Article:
Dad let the girls out of the barn early morning. A few hours later, SURPRISE, there he was... He is called Obasi meaning " in God's honor". After all, that's what this is all about.
Alpaca is lighter than sheep’s wool, so you don’t have to have a product that’s heavy and bulky.
Alpaca is 7 times stronger than sheep’s wool, for a product that can last for years!*
Alpaca is warmer than sheep’s wool because its fibers have hollow cores, like polar bear or camel hair, which acts like an insulator by holding in your natural body heat.
Alpaca is hypoallergenic, because the hairs do not have the sharp barbs of sheep’s wool that can prick and introduce allergens into your skin.
Alpaca fiber does not contain lanolin, so it doesn’t have to be chemically treated during processing.
Alpaca naturally will not absorb moisture, making products essential for extreme activities.* Alpaca is reported to resist odors better than other fibers, even in socks.
Alpaca resists pilling and abrading, for products that will endure for years.*
* As certified by Gaston Textile College, NC 2009
Alpaca is very water resistant. Gaston College’s representative told the Alpaca Fiber Symposium that their tests showed alpaca to be virtually water repellent.
They found it all but impossible to saturate alpaca fiber to do the test. (Sheep’s wool absorbs up to 35% of its weight in water.)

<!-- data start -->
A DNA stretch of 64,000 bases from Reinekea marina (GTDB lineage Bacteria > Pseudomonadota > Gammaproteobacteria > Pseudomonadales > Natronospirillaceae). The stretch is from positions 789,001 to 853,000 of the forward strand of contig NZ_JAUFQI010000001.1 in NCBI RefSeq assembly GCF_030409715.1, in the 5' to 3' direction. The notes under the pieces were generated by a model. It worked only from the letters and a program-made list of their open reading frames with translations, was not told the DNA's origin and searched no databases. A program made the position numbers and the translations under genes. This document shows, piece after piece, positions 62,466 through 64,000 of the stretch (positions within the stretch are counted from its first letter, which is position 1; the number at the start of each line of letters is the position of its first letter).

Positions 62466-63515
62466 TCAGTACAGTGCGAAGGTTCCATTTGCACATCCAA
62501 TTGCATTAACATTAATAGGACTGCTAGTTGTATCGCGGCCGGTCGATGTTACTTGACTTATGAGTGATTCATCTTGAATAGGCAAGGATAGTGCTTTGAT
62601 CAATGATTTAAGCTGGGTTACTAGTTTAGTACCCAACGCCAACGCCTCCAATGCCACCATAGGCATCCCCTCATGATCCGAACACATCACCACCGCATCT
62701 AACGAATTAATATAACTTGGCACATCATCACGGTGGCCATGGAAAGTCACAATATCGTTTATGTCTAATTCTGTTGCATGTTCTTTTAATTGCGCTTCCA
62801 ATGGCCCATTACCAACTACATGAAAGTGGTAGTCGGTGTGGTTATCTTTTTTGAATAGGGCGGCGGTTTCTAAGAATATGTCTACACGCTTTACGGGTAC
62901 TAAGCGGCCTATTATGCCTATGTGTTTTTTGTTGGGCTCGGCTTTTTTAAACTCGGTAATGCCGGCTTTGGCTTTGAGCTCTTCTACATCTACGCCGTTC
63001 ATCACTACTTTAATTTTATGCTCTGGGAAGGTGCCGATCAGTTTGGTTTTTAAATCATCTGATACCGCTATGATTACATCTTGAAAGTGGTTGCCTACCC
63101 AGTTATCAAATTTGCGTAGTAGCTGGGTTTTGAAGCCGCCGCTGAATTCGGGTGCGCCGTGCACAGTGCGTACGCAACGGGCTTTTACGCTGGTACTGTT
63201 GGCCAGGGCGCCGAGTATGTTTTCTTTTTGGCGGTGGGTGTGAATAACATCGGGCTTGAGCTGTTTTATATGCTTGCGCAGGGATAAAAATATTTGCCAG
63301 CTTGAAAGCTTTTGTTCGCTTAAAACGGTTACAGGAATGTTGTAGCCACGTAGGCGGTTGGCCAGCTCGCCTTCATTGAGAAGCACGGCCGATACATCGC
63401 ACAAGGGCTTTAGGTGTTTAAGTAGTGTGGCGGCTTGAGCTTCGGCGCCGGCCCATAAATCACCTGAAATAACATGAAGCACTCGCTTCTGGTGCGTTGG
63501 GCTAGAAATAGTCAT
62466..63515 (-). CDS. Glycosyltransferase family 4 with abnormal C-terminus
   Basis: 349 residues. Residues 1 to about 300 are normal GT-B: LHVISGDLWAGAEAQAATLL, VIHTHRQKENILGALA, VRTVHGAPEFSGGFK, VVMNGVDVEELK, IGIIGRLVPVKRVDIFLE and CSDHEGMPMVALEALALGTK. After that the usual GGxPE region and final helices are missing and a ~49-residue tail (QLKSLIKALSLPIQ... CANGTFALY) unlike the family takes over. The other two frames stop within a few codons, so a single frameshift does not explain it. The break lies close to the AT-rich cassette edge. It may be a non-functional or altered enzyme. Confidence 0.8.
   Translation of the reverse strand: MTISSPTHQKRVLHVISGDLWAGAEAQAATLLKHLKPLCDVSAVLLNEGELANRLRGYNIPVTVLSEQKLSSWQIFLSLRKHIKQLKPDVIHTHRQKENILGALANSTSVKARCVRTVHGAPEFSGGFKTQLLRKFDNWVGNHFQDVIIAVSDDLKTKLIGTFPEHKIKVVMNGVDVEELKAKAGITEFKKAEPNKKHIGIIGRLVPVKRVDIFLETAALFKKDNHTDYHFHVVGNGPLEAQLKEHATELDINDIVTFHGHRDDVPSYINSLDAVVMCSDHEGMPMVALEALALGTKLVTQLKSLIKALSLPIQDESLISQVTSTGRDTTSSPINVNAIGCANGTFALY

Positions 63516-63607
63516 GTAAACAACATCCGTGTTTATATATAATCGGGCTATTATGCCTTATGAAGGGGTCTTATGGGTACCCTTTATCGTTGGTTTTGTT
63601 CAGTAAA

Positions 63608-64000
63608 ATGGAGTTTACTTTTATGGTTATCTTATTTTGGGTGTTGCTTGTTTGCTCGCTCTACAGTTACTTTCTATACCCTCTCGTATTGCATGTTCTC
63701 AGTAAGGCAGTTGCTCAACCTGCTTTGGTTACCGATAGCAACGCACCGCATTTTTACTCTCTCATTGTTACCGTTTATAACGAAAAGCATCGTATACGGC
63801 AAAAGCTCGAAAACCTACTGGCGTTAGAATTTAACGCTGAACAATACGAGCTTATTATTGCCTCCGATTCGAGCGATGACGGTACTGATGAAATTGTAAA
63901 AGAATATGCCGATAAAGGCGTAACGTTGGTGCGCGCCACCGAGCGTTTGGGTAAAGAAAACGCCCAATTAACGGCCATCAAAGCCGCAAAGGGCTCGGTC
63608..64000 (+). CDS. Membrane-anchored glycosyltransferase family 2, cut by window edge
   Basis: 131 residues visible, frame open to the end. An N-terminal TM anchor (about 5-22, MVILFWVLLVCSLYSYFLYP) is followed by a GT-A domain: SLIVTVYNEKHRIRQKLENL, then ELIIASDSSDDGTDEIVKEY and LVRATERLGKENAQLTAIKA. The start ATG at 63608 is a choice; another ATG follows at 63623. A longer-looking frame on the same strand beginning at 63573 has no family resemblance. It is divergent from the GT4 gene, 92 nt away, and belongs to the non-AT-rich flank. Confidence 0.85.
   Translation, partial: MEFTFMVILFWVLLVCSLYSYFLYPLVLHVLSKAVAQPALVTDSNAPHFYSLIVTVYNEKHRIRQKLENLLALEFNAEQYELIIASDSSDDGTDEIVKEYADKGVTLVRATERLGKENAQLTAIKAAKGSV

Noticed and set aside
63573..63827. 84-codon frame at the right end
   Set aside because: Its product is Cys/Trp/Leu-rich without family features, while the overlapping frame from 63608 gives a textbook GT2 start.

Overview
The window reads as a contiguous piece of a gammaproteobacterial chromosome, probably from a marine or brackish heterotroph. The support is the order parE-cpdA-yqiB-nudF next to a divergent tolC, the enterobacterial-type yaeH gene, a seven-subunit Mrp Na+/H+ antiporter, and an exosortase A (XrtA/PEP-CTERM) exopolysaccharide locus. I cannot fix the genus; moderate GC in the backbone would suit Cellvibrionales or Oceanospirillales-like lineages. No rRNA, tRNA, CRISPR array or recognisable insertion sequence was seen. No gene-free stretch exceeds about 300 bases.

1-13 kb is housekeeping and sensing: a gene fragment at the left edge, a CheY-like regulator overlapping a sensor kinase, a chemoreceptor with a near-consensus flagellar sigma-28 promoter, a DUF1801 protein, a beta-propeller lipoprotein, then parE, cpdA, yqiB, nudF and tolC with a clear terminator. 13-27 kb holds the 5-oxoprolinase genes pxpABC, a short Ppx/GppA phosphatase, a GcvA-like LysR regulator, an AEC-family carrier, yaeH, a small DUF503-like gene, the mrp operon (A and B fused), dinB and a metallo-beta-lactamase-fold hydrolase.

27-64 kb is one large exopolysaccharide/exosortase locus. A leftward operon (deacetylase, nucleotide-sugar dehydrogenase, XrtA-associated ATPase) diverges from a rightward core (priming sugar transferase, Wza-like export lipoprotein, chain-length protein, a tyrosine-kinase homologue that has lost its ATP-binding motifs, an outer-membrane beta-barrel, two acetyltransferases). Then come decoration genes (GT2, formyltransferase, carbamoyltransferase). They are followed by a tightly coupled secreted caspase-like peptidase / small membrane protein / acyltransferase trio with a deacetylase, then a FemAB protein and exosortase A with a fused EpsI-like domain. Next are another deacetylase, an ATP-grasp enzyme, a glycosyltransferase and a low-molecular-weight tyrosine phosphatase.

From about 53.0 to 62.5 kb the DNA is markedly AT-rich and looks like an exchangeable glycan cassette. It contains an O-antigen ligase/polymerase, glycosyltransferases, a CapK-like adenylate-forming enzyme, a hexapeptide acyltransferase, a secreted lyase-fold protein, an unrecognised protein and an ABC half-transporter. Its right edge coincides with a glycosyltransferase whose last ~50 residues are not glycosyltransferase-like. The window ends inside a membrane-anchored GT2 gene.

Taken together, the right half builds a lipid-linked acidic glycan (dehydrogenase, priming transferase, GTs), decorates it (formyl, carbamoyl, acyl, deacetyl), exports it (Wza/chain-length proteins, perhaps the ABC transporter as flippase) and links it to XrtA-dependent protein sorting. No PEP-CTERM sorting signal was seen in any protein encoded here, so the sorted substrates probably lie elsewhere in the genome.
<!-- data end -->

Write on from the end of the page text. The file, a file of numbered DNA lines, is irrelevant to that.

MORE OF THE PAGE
Alpaca is a Class I Fiber regarding flame resistance-more flame resistant than plant or synthetic fibers. It is marginally flame retardant which means it will self extinguish. It does not melt onto the skin like synthetics do
Alpaca does retain its fiber characteristics, including softness, brightness and luster, for decades. (Camelid textiles found in 2500 year old Peruvian ruins are often in surprisingly good condition!)
Alpaca comes in 22 gorgeous natural colors ranging from white to true black and including delicate beiges, vicuna-like fawns, luscious rich browns and a full range of grays. No other fiber animal produces so many colors. Alpaca is the only fiber animal that grows true black fleece. Thus, no dye is required to produce alpaca yarn in this large range of earth colors, making it particularly eco-friendly. Yet, when other colors are desired, alpaca accepts dye beautifully.
Things have been pretty interesting here the last few days. We have been eagerly awaiting our spring births. We were all here to witness this miracle as our cria, Prima, made her appearance. Mom and baby are doing well.
Stacey Skildum is a nurse turned farmer, a yarn snob, gardener and fiber artist.